Wednesday, January 15, 2014

On the Same Wavelength

COLUMN: Spouse's Turn 

Indu talks about life with the Carnatic singer Sreevalsan J Menon

Photo by Suresh Nampoothiri

By Shevlin Sebastian

Indu met the musician Sreevalsan J Menon when they were both first-year B. Sc. students at the College of Agriculture, Thiruvananthapuram. “Right from the beginning, we had a similar wavelength,” she says. “I would share a lot of my thoughts with him. I felt he was calm and pure-minded.”

During the first year, one of the teachers, C. Bhaskaran said, “Today, I am a very proud teacher. Yesterday evening, during the Onam Week celebrations, one of our students had performed well. It was an introduction to [Carnatic vocalist] Neyyattinkara Vasudevan's programme.” That was when Indu realised that Sreevalsan was good in singing.

Things got serious during a month-long South India study tour by the first-year batch in 1990. One day, Sreevalsan went to Indu’s room which she was sharing with the other girls, took her to one side, and said, “I want to marry you.”

It was not a surprise for Indu. But she remained silent. “My father was a disciplinarian,” says Indu. “I thought, ‘Will he get upset?’”

Nevertheless, a couple of days later she said yes to Sreevalsan.

When she returned to Kochi, where her father worked in the Cochin Shipyard, she told her younger sister Sindhu about it. “Do you think it is an infatuation on Sreevalsan's part?” said Sindhu. But Indu had no doubt about Sreevalsan’s love. So once when her father and Indu went to the Sree Poornathrayeesa temple at Tripunithara she told him about the proposal. “Initially, he was shocked,” says Indu. “It took him some time to accept it. Finally, he asked whether Sreevalsan's family would accept me. I said that they would.”

Sreevalsan's mother said that they had no problems as long as the horoscopes matched. And it did.

In the meanwhile, Sreevalsan and Indu sat for exams conducted by the Indian Council of Agricultural Research, Delhi. Both of them passed, and secured fellowships. While Indu went to do her masters at the Tamil Nadu Agricultural University at Coimbatore Sreevalsan did his at the College of Agriculture at Vellayani.

He would go to Coimbatore every now and then with his friends to meet Indu. “We would all go out to have lunch,” says Indu. “Sreevalsan would also write letters to me. There was nothing romantic in them. He would give a list of new English words and tell me to study it. So, I bought a Thesaurus to improve my English.”

Eventually, the marriage took place on September 8, 1996. Asked about her husband’s plus points, Indu says, “Sreevalsan is very calm. I get tensed up over the smallest of matters. And he will always say, 'Don't worry, everything will work out.' That always turns out to be true. Both of us are God-fearing. He is a man of positive thinking. He never makes a negative statement. Sreevalsan is very loving. He buys me sarees often. He likes me to wear Bengal cotton.”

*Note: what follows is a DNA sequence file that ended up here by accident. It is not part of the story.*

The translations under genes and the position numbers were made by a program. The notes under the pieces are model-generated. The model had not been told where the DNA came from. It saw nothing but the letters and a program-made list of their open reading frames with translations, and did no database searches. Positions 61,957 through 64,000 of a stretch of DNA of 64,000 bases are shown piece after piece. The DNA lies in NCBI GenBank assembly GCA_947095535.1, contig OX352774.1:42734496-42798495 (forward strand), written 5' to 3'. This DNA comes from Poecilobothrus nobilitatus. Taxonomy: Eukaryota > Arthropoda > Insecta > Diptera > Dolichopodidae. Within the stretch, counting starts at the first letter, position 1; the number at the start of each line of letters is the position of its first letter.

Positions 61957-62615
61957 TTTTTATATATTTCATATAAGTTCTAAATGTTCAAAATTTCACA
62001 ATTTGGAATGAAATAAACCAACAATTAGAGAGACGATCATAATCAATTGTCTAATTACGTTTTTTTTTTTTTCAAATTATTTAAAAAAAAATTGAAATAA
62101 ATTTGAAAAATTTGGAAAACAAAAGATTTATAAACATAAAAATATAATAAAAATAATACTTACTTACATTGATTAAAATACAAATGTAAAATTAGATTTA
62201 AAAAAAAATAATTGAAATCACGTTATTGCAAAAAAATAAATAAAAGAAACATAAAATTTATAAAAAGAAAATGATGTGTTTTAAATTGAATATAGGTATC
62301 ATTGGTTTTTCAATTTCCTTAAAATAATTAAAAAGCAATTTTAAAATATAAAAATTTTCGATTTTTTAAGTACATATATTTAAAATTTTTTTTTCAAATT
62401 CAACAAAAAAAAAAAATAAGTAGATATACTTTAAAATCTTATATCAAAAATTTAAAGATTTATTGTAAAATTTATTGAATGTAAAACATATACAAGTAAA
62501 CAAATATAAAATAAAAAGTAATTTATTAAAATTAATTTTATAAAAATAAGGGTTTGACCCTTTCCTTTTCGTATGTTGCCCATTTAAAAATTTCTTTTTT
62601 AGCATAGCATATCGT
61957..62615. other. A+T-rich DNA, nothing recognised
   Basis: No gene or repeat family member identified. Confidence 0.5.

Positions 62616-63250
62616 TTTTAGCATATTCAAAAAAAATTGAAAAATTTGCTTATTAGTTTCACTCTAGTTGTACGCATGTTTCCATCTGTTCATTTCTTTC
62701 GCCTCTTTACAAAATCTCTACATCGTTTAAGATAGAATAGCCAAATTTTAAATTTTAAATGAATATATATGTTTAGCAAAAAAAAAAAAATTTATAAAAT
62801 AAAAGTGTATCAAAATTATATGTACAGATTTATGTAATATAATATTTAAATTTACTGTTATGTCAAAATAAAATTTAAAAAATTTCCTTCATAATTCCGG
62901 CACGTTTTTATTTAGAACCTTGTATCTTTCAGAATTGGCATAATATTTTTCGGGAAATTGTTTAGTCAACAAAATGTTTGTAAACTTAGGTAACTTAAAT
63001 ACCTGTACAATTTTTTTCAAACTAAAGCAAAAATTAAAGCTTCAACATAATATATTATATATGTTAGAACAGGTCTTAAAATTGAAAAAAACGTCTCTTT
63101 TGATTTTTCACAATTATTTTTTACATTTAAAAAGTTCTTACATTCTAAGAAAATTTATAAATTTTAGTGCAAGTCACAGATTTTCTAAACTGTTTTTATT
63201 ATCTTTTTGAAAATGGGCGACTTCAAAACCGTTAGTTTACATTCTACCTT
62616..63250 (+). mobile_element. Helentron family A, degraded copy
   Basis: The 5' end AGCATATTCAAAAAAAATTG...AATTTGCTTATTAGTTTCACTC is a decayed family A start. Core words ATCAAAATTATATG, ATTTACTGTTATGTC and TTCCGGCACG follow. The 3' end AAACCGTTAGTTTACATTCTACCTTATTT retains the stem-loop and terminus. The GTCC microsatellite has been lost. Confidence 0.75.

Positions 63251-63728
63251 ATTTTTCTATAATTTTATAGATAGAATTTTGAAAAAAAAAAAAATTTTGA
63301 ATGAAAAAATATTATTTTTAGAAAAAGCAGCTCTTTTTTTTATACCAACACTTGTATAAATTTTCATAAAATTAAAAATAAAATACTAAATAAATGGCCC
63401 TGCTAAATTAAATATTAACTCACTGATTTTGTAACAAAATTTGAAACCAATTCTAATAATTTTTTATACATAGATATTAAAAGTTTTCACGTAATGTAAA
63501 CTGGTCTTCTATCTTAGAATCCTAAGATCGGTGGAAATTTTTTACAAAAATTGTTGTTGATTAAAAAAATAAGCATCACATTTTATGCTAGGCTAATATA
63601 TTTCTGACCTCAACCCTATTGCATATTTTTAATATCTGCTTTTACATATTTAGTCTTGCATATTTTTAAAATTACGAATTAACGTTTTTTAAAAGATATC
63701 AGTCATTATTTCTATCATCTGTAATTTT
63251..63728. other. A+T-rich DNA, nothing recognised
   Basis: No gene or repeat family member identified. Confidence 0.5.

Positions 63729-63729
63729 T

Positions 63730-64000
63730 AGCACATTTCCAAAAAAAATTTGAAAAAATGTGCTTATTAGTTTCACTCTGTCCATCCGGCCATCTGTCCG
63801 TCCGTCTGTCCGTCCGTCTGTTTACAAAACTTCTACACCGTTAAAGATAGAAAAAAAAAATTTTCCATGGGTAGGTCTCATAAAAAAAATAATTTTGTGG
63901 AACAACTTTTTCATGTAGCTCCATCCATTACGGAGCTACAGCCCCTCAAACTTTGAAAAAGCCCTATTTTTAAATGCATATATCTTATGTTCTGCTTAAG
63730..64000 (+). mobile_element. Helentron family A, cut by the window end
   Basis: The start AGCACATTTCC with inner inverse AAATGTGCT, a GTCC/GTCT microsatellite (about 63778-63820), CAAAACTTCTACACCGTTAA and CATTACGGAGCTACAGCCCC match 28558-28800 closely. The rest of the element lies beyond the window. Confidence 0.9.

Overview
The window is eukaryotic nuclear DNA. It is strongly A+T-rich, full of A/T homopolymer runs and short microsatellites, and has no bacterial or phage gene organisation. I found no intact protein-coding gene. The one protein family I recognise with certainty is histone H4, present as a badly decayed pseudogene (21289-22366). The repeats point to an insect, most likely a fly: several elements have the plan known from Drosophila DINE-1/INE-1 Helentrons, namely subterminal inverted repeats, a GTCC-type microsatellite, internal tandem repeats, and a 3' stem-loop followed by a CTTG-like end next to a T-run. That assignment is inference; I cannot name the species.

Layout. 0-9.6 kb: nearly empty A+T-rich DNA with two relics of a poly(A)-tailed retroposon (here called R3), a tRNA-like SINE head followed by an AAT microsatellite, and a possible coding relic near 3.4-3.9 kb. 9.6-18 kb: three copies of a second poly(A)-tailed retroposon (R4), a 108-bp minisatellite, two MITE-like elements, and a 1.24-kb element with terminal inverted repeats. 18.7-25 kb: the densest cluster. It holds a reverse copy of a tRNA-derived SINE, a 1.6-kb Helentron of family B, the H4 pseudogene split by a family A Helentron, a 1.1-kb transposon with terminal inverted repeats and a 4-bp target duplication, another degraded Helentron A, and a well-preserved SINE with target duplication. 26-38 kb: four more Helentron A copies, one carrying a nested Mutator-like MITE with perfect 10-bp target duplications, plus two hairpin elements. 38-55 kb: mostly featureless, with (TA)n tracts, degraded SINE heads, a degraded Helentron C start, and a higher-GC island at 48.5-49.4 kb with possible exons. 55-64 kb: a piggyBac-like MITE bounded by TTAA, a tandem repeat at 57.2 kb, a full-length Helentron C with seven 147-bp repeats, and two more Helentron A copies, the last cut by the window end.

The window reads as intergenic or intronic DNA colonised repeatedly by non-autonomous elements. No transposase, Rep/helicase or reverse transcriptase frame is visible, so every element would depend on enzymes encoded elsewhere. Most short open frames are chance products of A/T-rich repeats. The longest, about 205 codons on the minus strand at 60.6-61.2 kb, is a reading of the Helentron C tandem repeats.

Indu continues, “I feel very secure with him. I know that he is always there for me. When he is not at home, I feel that I am missing something. But when he is there, I feel complete. The love is still strong.”

As for his negative points, Indu says, “Sreevalsan does not look at the practical aspects of running the house. He has entrusted that to me. When there are a lot of tasks to do, sometimes, I wish he would help me or show some appreciation.”

Meanwhile, as an artist’s wife, Indu has no problems that music is his first love. “He has compartmentalised it in his mind,” she says. “When Sreevalsan is singing, he is fully immersed in it. But when he is with the family, he is all attention.”

Today, Sreevalsan works as an Associate Professor at the Kerala Agricultural University in Thrissur while Indu is an Agricultural Officer of the Krishi Bhavan at Chottanikkara. The Tripunithara-based  couple have two children, Subhadra, 16, and Narayanan, 12.

With the children, he is like a friend. “But Sreevalsan insists on the importance of behaving properly with relatives, strangers, teachers and friends,” says Indu. “My daughter is a teenager. She will come home and tell her father about certain issues between her and her friends, like how they make fun of the teachers. Sreevalsan listens carefully and gives advice.”

When the family has free time, they watch movies. “The last film we saw was 'Dhoom 3',” says Indu. “Sreevalsan likes Hindi, English, Malayalam and Tamil films. He watches English films a lot to listen to the music score.”  

Meanwhile, when asked about tips for a successful marriage, Indu says, “Husband and wife should give space to each other. There is no need to be possessive about each other. You also have to give and receive respect. That is very important. Think positively all the time. Then, all your troubles will be resolved. 

(The New Indian Express, Kochi, Thiruvananthapuram and Kozhikode) 

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